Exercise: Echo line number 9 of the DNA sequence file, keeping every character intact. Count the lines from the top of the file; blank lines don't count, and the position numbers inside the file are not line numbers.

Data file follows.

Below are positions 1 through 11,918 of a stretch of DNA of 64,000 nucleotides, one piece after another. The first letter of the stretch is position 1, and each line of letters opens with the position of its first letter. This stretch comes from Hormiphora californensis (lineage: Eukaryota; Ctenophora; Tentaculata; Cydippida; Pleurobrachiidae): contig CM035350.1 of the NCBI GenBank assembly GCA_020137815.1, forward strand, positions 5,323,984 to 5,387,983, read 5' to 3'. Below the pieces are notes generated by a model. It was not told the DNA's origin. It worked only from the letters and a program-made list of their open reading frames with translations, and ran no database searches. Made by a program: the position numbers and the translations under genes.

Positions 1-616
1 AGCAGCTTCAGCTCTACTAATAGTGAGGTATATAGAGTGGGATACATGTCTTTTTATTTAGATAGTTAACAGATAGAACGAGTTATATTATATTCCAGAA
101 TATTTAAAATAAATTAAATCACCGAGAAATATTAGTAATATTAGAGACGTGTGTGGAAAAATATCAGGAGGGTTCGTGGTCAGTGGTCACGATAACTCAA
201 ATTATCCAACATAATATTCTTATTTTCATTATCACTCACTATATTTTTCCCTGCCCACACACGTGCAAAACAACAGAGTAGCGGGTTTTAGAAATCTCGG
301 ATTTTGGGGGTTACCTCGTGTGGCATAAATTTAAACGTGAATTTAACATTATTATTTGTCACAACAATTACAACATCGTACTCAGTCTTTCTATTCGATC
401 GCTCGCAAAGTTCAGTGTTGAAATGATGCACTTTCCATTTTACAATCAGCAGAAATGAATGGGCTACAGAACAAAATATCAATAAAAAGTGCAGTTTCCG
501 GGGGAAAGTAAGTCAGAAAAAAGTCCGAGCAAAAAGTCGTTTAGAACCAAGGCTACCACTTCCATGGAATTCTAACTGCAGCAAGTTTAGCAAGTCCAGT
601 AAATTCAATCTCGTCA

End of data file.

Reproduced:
601 AAATTCAATCTCGTCA